After he was diagnosed with brain cancer at age 24, Mike Grover charged ahead with work and with life.
He married his fiancee, Lea, before 200 people in a rooftop ceremony at the National Italian American Sports Hall of Fame in Chicago’s Little Italy. He fit in a New Zealand honeymoon between rounds of chemotherapy.
He went back to work as a structural engineer.
He had three daughters: twins Sophia and Deborah, now 11, and Rivka, age 8.
“He never wanted his life to be defined by cancer,” said Lea, who chronicled his 13-year battle with glioblastoma, the most aggressive form of brain cancer, on her blog, Becoming SuperMommy.
“He wanted to be defined by the things in his life that he cared about and that mattered.”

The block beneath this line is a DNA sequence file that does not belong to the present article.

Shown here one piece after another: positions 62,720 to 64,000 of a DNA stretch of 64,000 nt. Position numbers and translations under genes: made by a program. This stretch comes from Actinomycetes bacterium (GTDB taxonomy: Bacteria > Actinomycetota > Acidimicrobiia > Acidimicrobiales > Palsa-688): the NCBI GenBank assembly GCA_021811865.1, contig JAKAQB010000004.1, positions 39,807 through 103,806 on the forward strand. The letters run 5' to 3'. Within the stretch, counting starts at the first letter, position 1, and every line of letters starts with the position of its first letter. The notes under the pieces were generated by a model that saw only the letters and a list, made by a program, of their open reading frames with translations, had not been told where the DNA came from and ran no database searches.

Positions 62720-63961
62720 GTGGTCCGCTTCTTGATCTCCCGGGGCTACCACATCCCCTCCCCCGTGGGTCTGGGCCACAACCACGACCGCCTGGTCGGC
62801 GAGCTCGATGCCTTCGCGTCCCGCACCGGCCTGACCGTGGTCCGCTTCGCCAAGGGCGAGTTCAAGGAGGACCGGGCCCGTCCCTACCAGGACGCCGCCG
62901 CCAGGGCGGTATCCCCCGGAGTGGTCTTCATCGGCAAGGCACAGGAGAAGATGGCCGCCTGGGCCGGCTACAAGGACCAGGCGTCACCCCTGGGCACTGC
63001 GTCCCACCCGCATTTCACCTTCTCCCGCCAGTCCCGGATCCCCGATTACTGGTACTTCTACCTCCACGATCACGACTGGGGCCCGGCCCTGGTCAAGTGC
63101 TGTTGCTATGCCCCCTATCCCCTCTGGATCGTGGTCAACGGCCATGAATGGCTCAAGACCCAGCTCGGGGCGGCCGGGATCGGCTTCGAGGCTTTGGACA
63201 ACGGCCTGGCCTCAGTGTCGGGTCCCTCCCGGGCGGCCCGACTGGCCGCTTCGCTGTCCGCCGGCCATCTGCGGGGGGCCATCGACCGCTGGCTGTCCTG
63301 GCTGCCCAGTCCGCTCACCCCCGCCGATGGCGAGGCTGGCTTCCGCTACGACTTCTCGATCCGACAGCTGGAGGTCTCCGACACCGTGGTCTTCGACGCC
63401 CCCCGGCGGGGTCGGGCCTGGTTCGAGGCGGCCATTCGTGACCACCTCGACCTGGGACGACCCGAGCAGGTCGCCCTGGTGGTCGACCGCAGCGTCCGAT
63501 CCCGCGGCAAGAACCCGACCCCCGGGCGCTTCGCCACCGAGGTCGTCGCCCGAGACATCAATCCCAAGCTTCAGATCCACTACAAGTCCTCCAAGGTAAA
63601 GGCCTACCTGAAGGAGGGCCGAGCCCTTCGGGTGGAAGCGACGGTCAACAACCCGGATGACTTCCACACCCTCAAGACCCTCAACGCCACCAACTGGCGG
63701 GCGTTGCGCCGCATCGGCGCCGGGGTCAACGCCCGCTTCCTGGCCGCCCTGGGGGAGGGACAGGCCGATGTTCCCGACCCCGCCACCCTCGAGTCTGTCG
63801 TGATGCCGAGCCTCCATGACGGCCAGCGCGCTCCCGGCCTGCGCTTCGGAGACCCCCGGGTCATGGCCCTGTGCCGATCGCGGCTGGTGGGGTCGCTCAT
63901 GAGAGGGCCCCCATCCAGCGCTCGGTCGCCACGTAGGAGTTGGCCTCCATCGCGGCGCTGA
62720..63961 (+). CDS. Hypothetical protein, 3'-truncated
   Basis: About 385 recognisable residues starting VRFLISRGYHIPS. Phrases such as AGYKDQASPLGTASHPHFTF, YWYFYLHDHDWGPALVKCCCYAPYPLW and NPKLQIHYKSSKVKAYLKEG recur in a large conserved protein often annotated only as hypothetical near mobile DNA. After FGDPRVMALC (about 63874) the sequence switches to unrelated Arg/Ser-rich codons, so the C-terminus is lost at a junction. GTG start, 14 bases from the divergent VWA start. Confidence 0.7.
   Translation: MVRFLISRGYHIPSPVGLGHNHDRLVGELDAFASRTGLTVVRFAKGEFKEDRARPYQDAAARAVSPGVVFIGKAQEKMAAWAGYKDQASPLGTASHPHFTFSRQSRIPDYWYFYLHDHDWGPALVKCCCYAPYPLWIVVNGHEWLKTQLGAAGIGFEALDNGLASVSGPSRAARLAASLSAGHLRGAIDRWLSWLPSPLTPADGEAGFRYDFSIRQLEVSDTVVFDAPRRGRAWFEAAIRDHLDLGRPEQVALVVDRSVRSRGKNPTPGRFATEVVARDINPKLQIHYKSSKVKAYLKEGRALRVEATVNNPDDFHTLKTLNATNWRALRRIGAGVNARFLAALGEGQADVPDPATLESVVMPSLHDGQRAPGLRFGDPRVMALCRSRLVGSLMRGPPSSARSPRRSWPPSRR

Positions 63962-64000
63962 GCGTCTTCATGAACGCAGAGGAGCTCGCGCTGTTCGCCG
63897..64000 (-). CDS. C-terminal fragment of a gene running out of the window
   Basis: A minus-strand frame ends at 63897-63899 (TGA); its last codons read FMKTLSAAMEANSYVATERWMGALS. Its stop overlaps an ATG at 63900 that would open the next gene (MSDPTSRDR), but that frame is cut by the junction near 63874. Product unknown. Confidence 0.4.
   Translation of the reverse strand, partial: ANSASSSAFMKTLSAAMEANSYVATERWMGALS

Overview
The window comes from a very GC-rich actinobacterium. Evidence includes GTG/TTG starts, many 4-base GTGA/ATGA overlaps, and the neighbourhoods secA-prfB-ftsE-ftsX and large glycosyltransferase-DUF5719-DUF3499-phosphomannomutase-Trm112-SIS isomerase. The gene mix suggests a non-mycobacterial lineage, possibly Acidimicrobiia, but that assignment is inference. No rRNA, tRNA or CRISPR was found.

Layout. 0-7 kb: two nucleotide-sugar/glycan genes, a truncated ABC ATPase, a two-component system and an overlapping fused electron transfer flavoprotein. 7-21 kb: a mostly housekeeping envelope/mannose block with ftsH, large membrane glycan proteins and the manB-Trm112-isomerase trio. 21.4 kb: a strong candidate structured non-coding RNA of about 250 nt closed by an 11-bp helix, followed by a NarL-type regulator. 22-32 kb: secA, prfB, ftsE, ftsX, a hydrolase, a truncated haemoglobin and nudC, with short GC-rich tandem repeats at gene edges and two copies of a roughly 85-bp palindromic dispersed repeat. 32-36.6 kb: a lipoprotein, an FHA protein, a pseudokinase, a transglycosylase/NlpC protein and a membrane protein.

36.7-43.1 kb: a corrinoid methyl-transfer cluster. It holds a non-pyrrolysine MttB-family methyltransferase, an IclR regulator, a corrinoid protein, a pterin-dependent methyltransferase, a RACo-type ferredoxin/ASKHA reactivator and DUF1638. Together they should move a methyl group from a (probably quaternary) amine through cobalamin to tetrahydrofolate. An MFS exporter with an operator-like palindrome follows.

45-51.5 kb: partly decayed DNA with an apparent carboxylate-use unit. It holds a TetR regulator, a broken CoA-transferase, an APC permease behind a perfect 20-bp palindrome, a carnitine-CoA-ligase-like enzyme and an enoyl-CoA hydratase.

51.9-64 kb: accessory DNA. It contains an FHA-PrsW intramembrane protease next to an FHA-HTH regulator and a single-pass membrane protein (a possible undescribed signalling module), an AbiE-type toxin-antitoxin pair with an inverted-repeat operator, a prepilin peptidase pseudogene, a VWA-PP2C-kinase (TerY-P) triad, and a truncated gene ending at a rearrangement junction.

For Mike Grover, who died Sunday at his home in Cary, Illinois, at age 38, those things were his family, his part in creating beautiful buildings, and his many, many friends. He was initially expect to live 12 to 18 months. Only seven in 1,000 people with glioblastoma survive for more than 10 years, according to a 2018 study. But Mike beat the odds again and again, and did so with a spirit that endeared him to friends and strangers.
“The specter (of cancer) was always there, but he just picked himself up, and led his life, and put so much love back into the world,” said Alison Norman, 37, of Woodbury, Minnesota, a friend since preschool.
Followers of Lea Grover’s blog, which is part cancer memoir, part love story, know him as a fiercely devoted father and husband.
“The love that he had for Lea, the way that they worked together as a team, was just incredible. The two of them working together was like this unstoppable force,” said Adam Moses, 37, of Austin, Texas, who was the best man at Mike and Lea’s wedding.